America’s Heartland is home to dozens of towns with truly authentic character as well as access to inviting lakes and rivers. Last year we asked you to help crown the top boating destinations in the region (see the sidebar), and this year we started with a blank slate and took your nominations again — setting aside the past winners to get a fresh batch of favorites. So, without further ado, here’s our second annual list of towns you love to visit on our inland waterways.
Never heard of NuLu? Next time you’re cruising the Ohio River, be sure to stop and check out the revitalized arts and entertainment district, which is short for New Louisville. While you’re in town, visit one-of-a-kind attractions like Churchill Downs, the Louisville Slugger Museum & Factory and the Muhammad Ali Center. Louisville has been voted one of the “10 Best New Food Cities” by Jetsetter magazine and features the world’s only citywide bourbon trail, connecting award-winning distilleries and restaurants serving up “spirited” dining options. Dock near downtown at RiverPark Marina (502-292-6800), or across the river in Jeffersonville, Indiana, at Admiral’s Anchor Yacht Marina (812-282-8205) or Kentuckiana Yacht Services (812-282-2660).
Gulf Shores, Alabama
Made almost entirely of quartz grains washed down from the Appalachian Mountains thousands of years ago, the white-sand beaches that edge Gulf Shores are some of the finest in the world. A getaway here is an ocean-themed affair, with soaring seagulls, crashing waves, deep-sea fishing, dolphin tours and great seafood at waterside eateries. Fold in a history lesson during a trip to historic Fort Morgan, the guardian of Mobile Bay since 1834 and where four wars were fought. Orange Beach, another boating mecca, is a short cruise east along the Gulf Intracoastal Waterway. Dock at Homeport Marina (251-968-4528), ICC Marine (251-752-6558) or Gulf Shores Marina at Fort Morgan (251-540-2628).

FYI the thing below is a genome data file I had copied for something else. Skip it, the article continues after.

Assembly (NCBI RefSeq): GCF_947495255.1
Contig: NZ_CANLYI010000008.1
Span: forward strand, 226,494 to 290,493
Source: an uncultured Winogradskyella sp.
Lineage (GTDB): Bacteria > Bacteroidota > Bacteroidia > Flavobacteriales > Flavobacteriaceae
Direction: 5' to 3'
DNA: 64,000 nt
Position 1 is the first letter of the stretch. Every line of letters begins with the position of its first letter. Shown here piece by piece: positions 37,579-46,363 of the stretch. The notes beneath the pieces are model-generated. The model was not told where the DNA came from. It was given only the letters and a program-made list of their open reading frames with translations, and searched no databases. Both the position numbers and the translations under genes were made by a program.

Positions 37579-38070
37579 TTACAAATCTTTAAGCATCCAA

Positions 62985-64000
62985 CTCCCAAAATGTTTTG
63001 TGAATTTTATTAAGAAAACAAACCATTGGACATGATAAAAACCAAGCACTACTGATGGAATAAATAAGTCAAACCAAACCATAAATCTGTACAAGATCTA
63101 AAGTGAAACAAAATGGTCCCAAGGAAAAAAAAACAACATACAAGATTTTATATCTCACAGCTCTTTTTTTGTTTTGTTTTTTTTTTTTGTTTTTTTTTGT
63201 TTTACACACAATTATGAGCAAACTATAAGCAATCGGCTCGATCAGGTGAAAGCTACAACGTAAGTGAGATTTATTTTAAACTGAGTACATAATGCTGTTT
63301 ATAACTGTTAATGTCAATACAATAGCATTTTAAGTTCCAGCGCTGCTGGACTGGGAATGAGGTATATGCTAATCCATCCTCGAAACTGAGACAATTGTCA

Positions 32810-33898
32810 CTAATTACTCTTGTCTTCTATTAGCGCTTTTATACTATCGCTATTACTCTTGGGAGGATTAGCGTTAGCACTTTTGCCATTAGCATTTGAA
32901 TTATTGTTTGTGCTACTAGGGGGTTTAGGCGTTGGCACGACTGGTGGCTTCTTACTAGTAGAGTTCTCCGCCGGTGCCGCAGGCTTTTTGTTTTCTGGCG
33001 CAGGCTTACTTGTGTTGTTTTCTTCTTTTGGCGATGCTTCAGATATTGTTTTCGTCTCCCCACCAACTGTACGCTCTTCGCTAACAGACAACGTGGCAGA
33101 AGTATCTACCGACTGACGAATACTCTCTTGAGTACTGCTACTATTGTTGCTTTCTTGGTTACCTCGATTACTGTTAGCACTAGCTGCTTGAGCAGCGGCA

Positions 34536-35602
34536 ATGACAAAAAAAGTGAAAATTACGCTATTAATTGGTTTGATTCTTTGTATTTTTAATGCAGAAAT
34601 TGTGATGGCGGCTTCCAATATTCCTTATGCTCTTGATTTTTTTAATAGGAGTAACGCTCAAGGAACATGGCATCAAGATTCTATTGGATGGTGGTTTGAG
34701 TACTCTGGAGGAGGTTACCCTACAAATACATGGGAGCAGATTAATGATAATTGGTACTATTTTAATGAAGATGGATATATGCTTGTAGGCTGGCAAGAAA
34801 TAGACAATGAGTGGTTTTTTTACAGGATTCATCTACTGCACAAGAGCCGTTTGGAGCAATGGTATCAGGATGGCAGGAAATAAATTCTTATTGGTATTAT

Lake Charles, Louisiana
This southwestern Louisiana town is a smorgasbord of tastes and attractions, from glitzy casinos to bayou adventures to over 75 festivals, including the area’s family friendly Mardi Gras and Contraband Days Pirate Festival. There are five diverse museums, one of which houses the largest display of Mardi Gras costumes in the world, in addition to charming galleries rich with art. Try the world-famous Cajun cuisine or drive along the Creole Nature Trail All-American Road — teeming with wildlife such as alligators and birds. Visitors can also stroll through the Charpentier Historic District, with leaded glass glittering in the lamplight, or dance the night away at clubs featuring Zydeco, swamp pop, country music and more. Dock at any of the half dozen nearby marinas.
St. Charles, Missouri
Just west of St. Louis lies St. Charles, a small town that has been welcoming big names since 1796. Meriwether Lewis and William Clark met here in 1804 at the start of their Corps of Discovery expedition along the Missouri River, and Daniel Boone established his Boone’s Lick Road here — it later became the eastern starting point of the Santa Fe and Oregon trails. Today, St. Charles’ historic Main Street features dozens of boutique stores and eateries. Within walking distance, the Lewis & Clark Boat House & Nature Center educates as it entertains. Nearby wineries and the Ameristar Casino Resort Spa provide modern lures. Dock at the Yacht Club of St. Louis (636-250-4435) or any of the other marinas in Dardenne Slough, a short drive away.